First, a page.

What is implied volatility?
Volatility is defined as the dispersion or fluctuations in the price of an asset. Generally, two types of volatility are calculated for the pricing of the options contract - historical and implied.
Historical volatility is calculated based on the prices of the past while implied volatility is a forward-looking measure of volatility. Implied volatility tells us about the price changes (fluctuations) a stock will experience over a future period.
It forecasts the likely movement in the price of a security. Mathematically, it returns the theoretical value of an option equal to the current market price of the option by taking into account the demand, supply, and time value by using the Black-Scholes model (BSM).
In the case of options, it informs us how large the value of a security will move up and down between now and the expiration date. Implied volatility is influenced by the expectations of the market price of the security and is the key factor in valuing the options contract.
How implied volatility works and how it is used in options
Implied volatility is the perception of how security, asset, or market will act in the future. This perception is ultimately reflected in its price and options contract.
To put it in another way, based on the demand, supply, and time value of the options traded in the market the implied volatility informs us about how volatile the security’s price will be.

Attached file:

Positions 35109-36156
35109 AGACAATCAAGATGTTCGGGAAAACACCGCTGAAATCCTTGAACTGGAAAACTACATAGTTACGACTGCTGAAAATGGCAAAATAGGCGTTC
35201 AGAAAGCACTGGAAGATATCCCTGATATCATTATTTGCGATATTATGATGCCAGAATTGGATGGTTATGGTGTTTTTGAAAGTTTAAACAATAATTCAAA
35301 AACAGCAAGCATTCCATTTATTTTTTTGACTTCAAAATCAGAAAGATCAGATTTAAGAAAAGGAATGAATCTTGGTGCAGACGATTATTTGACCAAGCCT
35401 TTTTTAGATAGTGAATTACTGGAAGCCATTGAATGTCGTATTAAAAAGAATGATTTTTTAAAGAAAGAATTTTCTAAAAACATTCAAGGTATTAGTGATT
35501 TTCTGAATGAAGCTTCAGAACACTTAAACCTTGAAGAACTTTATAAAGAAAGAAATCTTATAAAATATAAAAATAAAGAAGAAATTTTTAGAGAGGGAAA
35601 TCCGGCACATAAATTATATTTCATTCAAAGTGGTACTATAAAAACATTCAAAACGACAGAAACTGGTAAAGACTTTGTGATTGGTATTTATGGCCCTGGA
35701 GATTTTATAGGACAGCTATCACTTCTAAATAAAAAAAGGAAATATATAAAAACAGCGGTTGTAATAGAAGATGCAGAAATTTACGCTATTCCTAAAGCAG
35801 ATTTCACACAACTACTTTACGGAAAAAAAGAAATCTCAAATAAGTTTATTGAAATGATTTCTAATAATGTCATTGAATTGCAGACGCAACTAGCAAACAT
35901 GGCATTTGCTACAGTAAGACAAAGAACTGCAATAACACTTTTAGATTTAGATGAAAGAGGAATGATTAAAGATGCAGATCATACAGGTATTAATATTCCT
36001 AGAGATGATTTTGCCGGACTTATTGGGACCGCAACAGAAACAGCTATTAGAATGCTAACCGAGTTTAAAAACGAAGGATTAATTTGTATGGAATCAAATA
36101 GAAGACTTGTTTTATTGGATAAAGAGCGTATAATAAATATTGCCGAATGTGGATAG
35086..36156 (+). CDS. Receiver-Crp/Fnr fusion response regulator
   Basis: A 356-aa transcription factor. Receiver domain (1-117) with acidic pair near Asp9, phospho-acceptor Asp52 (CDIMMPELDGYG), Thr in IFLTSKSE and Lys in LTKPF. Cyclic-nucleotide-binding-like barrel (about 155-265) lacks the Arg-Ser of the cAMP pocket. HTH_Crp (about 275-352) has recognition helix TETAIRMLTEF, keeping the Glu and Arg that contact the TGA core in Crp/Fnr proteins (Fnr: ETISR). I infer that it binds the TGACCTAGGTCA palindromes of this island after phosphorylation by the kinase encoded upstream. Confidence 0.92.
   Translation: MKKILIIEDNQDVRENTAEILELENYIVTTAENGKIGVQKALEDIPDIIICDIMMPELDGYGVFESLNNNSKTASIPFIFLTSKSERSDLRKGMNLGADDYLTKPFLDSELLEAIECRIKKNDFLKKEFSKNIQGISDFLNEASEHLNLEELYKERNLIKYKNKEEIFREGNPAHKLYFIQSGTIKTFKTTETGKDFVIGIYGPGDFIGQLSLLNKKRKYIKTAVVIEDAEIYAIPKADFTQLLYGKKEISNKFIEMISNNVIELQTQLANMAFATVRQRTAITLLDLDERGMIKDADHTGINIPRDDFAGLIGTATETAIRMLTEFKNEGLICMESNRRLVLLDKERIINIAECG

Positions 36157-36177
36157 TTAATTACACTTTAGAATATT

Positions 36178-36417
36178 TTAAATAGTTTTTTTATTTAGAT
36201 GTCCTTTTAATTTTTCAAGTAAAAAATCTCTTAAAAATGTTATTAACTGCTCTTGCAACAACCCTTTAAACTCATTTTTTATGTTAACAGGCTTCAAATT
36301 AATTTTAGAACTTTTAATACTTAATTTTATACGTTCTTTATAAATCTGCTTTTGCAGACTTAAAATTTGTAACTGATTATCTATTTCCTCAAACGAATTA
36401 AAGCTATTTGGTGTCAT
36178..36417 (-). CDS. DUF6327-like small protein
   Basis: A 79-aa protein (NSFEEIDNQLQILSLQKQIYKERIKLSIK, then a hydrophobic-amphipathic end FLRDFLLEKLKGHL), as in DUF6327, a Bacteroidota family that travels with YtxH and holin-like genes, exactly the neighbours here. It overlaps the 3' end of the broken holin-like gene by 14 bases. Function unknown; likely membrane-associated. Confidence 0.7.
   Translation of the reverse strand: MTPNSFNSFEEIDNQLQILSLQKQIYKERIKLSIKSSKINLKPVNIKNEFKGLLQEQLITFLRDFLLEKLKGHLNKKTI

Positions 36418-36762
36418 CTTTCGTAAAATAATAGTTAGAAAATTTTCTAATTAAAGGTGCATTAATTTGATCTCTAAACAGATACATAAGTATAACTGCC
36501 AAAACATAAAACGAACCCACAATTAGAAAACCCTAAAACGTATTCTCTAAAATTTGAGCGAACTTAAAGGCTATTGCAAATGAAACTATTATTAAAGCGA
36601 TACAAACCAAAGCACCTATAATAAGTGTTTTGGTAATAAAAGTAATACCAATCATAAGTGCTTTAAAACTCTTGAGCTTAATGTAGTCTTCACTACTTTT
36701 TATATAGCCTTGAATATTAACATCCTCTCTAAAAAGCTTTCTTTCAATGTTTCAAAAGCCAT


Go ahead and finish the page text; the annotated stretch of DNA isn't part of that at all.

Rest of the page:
In simple words, it’s the market belief about volatility. If a stock has a price of $100 and implied volatility of 20%, then the price will remain between $120 and $80 over the year for one standard deviation.
During major economic events in the economy or for a company the implied volatility increases sharply and there is an increase in the value of the options contracts.
On the other hand, when we expect stable periods, the implied volatility is lower, and the option’s premium is decreased. Implied volatility can be seen as a measure of future risk a company will face and therefore is priced in the options contract.
Higher implied volatility indicates higher expected risk and therefore the premium for the option increases and vice versa.
Implied volatility formula
In order to calculate implied volatility Black-Scholes Model (BSM) is used which considers:
i) Contract’s time until expiration (Time to maturity)
ii) Strike price
iii) Underlying asset price (spot price) and
iv) Risk-free rate
Mathematically Black-Scholes model is written as:
C = Call option price
St = Current stock price (Spot price)
N= A normal probability distribution with miu=mean=0 and sigma=standard deviation=1
K= Strike price
𝛾= Risk-free interest rate
t= Time to maturity
𝜎= Volatility of asset
The main discrepancy in this model is the assumption that the price follows a normal distribution. The Black-Scholes model assumes that a stock follows normal distribution which is a discrepancy in the model.
The price of an asset can go up to infinity while at a minimum it can be zero. For example, a $40 stock can go up by $60 but it cannot go down $60 as the minimum it will go to zero.
However, normal distribution assumes that the price moves equally in both directions (positive and negative).